Q:

3/11/2014
I recently saw a 5 year old who had a whole-body itchy rash (likely morbilliform in appearance but the rash had resolved when I saw him) 7 days after taking Augmentin and it resolved w/n 3 days of stopping the antibiotics and there were no other associated symptoms (angioedema/respiratory distress/GI symptoms/fever/any known lymphadenopathy) for otitis media. Parents could not provide any history on previous antibiotic use and tolerance. I know similar topics have been answered on the Ask the Expert before, but I could not find the answer to: Is there a strong indication for Prepen skin testing in this child? If an in-office oral challenge is performed, should the medication then be continued for a period of time (ex: 1 week) to prove/disprove the recurrence of a rash? If rash reoccurs with oral challenge, what do I advise the family on the future use of the culprit medication (if absolutely indicated, short of densentization, could one pretreat with a small dose of systemic steroids)?

A:

Thank you for your inquiry.

Unfortunately there is no definitive answer to your question. In the final analysis, the strategy that you take will depend upon your clinical judgment. I will try and outline the issues for you, however:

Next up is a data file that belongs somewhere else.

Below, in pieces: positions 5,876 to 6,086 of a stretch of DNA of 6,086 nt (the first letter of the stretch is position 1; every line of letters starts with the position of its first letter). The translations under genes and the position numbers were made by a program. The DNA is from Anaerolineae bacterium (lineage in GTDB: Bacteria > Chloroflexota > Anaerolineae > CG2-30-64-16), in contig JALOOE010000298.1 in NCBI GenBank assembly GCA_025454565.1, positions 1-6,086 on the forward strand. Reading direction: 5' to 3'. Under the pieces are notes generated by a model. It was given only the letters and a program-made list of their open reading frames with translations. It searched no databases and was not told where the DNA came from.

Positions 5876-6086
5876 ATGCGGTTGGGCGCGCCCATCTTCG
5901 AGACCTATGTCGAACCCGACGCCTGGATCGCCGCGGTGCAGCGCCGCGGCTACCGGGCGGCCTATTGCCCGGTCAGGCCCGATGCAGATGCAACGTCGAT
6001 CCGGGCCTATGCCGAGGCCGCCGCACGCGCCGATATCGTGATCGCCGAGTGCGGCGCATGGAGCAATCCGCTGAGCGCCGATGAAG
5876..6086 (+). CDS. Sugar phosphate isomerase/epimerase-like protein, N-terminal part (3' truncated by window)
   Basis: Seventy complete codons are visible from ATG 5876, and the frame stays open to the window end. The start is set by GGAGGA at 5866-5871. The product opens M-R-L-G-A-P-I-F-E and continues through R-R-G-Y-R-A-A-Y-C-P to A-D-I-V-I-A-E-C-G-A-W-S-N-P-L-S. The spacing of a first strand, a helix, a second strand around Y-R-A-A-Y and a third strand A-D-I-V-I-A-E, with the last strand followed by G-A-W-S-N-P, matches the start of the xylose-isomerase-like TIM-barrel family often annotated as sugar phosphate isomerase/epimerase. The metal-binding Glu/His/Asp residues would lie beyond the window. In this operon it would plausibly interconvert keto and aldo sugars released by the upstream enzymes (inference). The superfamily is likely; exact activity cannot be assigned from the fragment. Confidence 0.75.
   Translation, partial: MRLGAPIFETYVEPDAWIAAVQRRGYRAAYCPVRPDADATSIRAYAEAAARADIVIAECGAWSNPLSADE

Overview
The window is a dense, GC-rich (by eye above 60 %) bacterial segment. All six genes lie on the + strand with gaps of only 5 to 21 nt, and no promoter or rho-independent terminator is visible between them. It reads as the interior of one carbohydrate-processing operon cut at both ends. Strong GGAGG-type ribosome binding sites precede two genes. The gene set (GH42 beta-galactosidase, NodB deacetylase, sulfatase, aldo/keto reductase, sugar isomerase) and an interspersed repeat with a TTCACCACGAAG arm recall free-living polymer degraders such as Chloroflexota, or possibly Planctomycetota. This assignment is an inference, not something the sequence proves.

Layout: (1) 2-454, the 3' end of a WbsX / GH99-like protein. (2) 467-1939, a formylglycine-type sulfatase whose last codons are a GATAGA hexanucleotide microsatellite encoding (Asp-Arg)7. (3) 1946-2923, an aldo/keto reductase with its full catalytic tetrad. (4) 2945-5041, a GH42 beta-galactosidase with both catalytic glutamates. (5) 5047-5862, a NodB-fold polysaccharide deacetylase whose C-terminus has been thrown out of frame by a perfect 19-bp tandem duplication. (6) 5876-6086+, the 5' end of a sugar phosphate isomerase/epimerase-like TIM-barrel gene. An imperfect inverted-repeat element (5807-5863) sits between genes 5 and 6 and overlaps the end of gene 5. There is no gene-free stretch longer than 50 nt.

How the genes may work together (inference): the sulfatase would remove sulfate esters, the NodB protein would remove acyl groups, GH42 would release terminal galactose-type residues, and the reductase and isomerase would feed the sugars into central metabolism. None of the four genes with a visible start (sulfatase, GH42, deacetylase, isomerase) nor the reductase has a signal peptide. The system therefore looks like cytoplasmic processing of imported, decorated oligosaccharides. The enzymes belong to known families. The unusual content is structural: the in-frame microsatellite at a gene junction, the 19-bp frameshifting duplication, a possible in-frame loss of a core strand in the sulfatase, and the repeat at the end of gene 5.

1. One cannot tell from your description of the rash whether or not this was urticaria, but it was pruritic and therefore possibly could be. If you judge it to be urticaria, then you should proceed with skin testing. If you judge it not to be urticarial in nature, then skin testing would not be indicated. If you simply cannot make a decision as to whether or not it was urticarial, then you are left with a clinical decision that you would simply make after discussing the pros and cons with the parent.

2. When reactions occur late in the course of an antibiotic, I personally proceed with a full course of the drug after a successful oral challenge. Therefore in your case, if you decide to perform an oral challenge, I would suggest a full course of amoxicillin after a negative challenge.

3. My personal suggestion would be that the patient not take amoxicillin again if there is a reaction to the challenge or to the subsequent administration of the agent. I would not suggest readministering a drug such as amoxicillin by trying to control a reaction with other medications such as steroids. There are too many other alternatives available.

Thank you again for your inquiry and we hope this response is helpful to you.

Sincerely,
Phil Lieberman, M.D.

AAAAI - American Academy of Allergy Asthma & Immunology